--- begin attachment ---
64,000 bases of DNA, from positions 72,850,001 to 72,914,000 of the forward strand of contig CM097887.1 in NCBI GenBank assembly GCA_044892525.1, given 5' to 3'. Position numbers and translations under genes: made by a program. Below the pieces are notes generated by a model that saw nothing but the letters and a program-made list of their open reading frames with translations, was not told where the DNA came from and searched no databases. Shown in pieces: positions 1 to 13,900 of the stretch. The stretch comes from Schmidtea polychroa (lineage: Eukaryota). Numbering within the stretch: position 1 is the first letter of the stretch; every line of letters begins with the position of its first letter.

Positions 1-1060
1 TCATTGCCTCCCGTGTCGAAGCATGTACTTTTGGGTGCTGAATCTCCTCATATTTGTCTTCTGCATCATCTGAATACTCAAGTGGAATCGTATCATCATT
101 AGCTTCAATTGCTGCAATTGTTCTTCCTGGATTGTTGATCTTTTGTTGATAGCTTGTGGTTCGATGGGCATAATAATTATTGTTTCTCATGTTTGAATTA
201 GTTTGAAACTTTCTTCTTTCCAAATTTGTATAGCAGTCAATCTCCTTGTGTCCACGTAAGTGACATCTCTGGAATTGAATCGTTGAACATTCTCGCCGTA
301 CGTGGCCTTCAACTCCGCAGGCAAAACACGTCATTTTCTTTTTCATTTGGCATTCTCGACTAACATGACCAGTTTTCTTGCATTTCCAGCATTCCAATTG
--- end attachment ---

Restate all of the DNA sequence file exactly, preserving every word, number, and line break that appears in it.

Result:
64,000 bases of DNA, from positions 72,850,001 to 72,914,000 of the forward strand of contig CM097887.1 in NCBI GenBank assembly GCA_044892525.1, given 5' to 3'. Position numbers and translations under genes: made by a program. Below the pieces are notes generated by a model that saw nothing but the letters and a program-made list of their open reading frames with translations, was not told where the DNA came from and searched no databases. Shown in pieces: positions 1 to 13,900 of the stretch. The stretch comes from Schmidtea polychroa (lineage: Eukaryota). Numbering within the stretch: position 1 is the first letter of the stretch; every line of letters begins with the position of its first letter.

Positions 1-1060
1 TCATTGCCTCCCGTGTCGAAGCATGTACTTTTGGGTGCTGAATCTCCTCATATTTGTCTTCTGCATCATCTGAATACTCAAGTGGAATCGTATCATCATT
101 AGCTTCAATTGCTGCAATTGTTCTTCCTGGATTGTTGATCTTTTGTTGATAGCTTGTGGTTCGATGGGCATAATAATTATTGTTTCTCATGTTTGAATTA
201 GTTTGAAACTTTCTTCTTTCCAAATTTGTATAGCAGTCAATCTCCTTGTGTCCACGTAAGTGACATCTCTGGAATTGAATCGTTGAACATTCTCGCCGTA
301 CGTGGCCTTCAACTCCGCAGGCAAAACACGTCATTTTCTTTTTCATTTGGCATTCTCGACTAACATGACCAGTTTTCTTGCATTTCCAGCATTCCAATTG